During Tanya Pakulski’s (nee: Mau) freshman year of college, she had the inkling she wanted to go into the medical field, but didn’t know what direction to take. She considered getting a degree in the sciences then going to medical school, nursing was being considered, but so was becoming a veterinarian.
“I was looking at lots of different things … I loved science of the body,” recalled Pakulski, MSN, AC/NP. “I didn’t know which route to take … something hands-on with living beings.”
That all was put on hold when tragedy struck. Her brother, Ron Mau, was in a bad car wreck on April 1, 1997; two nurses who witnessed the accident rendered aid immediately, potentially saving his life and that of the woman driving the other car, The Journal Times reported at the time.
Pakulski left school at the University of Wisconsin-Madison to come home and be by Ron’s bedside in the Intensive Care Unit.
There, she remembers watching the dynamics of the ICU: The doctors who developed treatment plans, the therapists beginning the years-long road to recovery. But it was the nurses who stood out to Pakulski.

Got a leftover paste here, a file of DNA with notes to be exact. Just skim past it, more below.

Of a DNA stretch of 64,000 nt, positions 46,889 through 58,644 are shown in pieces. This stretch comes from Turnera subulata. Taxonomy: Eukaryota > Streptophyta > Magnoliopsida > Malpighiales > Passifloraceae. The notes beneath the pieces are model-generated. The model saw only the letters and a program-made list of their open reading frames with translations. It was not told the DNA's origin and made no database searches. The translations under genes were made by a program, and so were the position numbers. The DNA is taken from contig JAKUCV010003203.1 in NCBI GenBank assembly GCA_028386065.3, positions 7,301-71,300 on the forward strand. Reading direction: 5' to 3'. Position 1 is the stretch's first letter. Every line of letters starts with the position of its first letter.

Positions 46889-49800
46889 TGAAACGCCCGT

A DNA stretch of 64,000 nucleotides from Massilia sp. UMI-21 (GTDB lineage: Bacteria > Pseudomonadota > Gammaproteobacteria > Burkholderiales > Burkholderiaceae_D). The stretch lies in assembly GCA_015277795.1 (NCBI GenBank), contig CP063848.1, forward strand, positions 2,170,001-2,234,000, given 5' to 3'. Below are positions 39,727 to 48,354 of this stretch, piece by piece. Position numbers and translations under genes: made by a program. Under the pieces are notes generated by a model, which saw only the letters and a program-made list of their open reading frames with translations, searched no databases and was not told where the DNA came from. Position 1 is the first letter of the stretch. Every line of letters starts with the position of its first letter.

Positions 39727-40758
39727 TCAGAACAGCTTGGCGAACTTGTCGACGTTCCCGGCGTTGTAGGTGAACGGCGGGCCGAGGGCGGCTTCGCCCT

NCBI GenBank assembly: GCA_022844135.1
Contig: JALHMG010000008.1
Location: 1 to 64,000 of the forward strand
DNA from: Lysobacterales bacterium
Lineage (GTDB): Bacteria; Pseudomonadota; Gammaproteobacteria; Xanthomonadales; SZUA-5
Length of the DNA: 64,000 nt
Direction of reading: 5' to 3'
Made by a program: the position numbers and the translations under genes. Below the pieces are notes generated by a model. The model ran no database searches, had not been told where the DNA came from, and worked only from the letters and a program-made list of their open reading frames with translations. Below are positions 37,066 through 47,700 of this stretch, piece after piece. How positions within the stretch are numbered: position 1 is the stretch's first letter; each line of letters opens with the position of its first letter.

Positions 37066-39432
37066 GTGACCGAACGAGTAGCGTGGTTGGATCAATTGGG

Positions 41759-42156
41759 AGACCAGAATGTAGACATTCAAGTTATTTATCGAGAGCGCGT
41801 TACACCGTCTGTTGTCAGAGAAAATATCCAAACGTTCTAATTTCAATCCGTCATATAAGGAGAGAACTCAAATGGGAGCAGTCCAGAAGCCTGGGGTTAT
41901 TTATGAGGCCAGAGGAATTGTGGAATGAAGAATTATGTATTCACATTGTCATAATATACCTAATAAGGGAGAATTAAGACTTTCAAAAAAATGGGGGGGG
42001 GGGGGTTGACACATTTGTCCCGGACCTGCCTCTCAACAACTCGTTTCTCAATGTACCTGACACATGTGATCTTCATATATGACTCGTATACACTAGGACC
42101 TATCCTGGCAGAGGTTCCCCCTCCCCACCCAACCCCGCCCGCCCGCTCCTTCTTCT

She saw how they sat by Ron’s bedside, got to know him, cared for his full recovery — emotionally, mentally and spiritually, as well as physically.
“That is exactly what I want to do,” Pakulski, a Racine native, thought while still a teenager. More than 20 years later, she’s doing exactly that.
In order to stay close to her brother, Pakulski finished her undergraduate studies at the University of Wisconsin-Milwaukee, getting a bachelor’s of science of nursing. She spent less than two years working at the Mayo Clinic in Rochester, Minn., before returning home, working for what is now Ascension Health before landing a job at St. Luke’s Medical Center in Milwaukee.
Throughout that time, she’s been working in the area where she first developed her passion for nursing, in ICUs.
“She’s very dedicated and devoted,” said Pakulski’s mother, Blanca Amaya Webers. “She has a lot of drive and ambition.”
Case in point: Pakulski balanced marriage, raising her growing family — she has three young sons — and simultaneously pursuing a master’s in nursing with a focus on acute care from Marquette University, which she earned in 2015.
Throughout all that, she still cares for her patients in the same way nurses cared for her brother more than 20 years ago: “What we do is try to take care of our patients as a whole.”
That mentality of nursing hasn’t changed, even during the pandemic when she worked long hours and continues volunteering her time to administer vaccinations.
“She pushes on,” Amaya Webers said. “She continues.”